Together with team members GROUP A and Roukens + Van Gils, Studio Makkink & Bey designed the interior of De Rotterdam, a design by OMA which is located next to the iconic Erasmus bridge in Rotterdam. Rotterdam's municipal offices occupy the 33 floors of the middle tower out of three. De Rotterdam was designed as a vertical city. In which the middle high-rise serves as a passageway to other parts of the building, i.e. a place to meet in transit. The interior design reflects a 'vertical city' linking 'urban hubs' for meeting, collective use, exchange of expertise. In other words, the infrastructure of movement prompts interaction between people of all offices present and a facilitated meeting space upgrades the time spent waiting to reach another destination to a more serviceable, informal pause. Because the floor plan of this center space is identical on every floor, our design cuts through this uniformity so that each corner of the building is at one time furnished for public use. Each part of the day, the public area on one of the floors is sunlit, while the windows of the public spaces combined provide a 360 degree view over the city.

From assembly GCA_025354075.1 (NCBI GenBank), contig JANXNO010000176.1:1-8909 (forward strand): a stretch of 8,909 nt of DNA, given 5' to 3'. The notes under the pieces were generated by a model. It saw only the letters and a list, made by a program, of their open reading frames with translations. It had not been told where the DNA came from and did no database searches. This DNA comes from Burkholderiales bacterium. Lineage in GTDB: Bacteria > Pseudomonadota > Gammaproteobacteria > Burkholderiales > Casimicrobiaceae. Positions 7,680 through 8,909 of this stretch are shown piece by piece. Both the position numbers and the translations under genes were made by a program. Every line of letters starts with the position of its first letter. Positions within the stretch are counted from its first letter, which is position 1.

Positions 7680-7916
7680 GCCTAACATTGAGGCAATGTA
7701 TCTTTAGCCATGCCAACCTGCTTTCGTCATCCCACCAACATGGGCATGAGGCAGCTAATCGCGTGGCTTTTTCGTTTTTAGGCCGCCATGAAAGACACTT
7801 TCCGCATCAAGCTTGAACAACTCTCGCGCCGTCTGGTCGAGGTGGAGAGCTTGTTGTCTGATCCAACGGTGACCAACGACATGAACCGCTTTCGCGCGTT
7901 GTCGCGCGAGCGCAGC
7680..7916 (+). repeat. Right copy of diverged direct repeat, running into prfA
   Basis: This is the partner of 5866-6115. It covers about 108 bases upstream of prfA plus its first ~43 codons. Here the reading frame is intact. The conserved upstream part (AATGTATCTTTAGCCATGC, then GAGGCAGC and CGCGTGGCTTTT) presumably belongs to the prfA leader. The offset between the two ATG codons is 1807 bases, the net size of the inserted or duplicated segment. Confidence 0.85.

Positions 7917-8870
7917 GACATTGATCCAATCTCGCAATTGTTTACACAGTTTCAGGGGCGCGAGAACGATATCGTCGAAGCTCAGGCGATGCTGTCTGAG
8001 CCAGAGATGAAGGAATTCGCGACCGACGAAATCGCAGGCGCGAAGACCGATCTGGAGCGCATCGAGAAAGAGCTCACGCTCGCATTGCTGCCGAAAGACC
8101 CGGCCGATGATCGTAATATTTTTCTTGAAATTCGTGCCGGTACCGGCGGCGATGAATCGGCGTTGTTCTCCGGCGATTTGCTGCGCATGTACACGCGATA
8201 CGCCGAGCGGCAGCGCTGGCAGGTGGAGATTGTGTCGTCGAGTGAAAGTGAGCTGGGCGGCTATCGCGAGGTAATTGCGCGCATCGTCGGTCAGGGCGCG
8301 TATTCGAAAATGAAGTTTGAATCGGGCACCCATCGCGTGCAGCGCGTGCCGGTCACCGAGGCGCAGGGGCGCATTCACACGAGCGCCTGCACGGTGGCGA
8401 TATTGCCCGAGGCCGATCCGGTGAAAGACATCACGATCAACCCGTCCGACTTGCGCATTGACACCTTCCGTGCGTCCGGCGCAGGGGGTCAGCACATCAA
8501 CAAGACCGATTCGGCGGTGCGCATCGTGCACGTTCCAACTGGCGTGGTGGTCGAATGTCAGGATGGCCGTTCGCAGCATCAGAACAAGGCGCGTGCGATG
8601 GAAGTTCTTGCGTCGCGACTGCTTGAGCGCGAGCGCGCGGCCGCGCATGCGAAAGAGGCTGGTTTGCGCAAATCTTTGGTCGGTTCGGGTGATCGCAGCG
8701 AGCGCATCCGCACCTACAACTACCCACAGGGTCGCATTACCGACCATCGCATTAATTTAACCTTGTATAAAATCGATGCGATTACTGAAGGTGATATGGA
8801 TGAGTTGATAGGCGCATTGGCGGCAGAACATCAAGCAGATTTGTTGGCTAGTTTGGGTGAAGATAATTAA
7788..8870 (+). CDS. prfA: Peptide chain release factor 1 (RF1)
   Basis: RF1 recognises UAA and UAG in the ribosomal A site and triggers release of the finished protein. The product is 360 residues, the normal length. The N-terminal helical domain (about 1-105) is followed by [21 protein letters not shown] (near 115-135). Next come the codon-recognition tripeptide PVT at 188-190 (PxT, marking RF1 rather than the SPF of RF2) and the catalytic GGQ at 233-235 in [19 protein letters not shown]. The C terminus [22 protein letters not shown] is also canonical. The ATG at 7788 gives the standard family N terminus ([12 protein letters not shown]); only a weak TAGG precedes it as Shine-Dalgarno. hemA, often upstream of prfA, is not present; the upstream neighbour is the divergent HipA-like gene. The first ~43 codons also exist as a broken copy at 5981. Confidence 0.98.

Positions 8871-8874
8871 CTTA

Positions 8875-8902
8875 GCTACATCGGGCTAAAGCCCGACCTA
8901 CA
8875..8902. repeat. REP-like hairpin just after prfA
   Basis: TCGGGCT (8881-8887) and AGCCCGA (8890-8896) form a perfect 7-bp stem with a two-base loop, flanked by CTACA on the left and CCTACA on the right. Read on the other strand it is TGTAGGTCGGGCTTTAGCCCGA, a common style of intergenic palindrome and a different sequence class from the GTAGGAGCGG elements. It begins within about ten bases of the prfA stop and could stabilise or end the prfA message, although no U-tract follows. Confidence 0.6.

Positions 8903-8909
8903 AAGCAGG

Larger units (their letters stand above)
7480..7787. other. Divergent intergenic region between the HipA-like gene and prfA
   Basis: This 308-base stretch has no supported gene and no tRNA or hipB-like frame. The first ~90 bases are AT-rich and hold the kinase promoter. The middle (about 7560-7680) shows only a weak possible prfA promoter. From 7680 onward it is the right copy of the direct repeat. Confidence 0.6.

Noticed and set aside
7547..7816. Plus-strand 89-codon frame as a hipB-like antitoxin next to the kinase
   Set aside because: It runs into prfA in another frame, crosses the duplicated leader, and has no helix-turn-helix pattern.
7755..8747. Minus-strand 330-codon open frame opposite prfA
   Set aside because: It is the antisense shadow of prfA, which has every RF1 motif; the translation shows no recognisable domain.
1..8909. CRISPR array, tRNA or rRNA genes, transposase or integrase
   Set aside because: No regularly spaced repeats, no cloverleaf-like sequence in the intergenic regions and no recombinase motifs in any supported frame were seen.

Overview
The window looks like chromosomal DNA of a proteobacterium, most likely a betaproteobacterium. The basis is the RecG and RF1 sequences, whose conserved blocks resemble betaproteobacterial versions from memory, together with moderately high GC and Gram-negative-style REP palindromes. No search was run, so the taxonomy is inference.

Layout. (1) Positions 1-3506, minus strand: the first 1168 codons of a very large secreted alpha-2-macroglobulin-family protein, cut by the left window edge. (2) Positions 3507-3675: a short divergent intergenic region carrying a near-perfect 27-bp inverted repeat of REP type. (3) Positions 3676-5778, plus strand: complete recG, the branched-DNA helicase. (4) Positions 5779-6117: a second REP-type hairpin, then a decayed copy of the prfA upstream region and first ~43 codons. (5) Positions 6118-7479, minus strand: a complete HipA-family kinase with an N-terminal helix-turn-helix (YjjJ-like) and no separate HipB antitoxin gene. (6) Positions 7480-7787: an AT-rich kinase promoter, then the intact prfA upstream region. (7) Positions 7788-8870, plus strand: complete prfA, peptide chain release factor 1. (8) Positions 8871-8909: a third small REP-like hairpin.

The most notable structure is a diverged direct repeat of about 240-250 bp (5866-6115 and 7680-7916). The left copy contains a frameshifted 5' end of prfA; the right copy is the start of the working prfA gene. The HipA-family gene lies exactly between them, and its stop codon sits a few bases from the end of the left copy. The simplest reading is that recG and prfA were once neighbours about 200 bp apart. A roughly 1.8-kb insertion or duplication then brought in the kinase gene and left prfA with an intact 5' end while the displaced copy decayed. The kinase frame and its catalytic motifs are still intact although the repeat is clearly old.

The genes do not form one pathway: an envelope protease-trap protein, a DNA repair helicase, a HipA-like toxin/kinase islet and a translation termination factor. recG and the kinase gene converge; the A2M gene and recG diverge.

The various facilities are spread across all floors in transit spaces and are self service based units and meeting places for another kind of concentration. The caretakers' offices in the middle of each floor are neat see-through boxes with metal tool walls. This makes the handyman easy to speak to and the caretakers unit easy to organize. At the service units, people stand or sit opposite each other at eye level to keep an equal position, even when sitting on the high chairs. At the same time the height of the swivel chair and service desks contributes to the ability to stay mobile and work while waiting to be serviced. In one area the grandstand provides an long vista over the Maas river for clearing the mind and allow for pondering over a thorny issue or aim for that one eureka moment. This is where looking over the city in silence instills another kind of concentration that is needed to produce new ideas and cut through the typical work mode.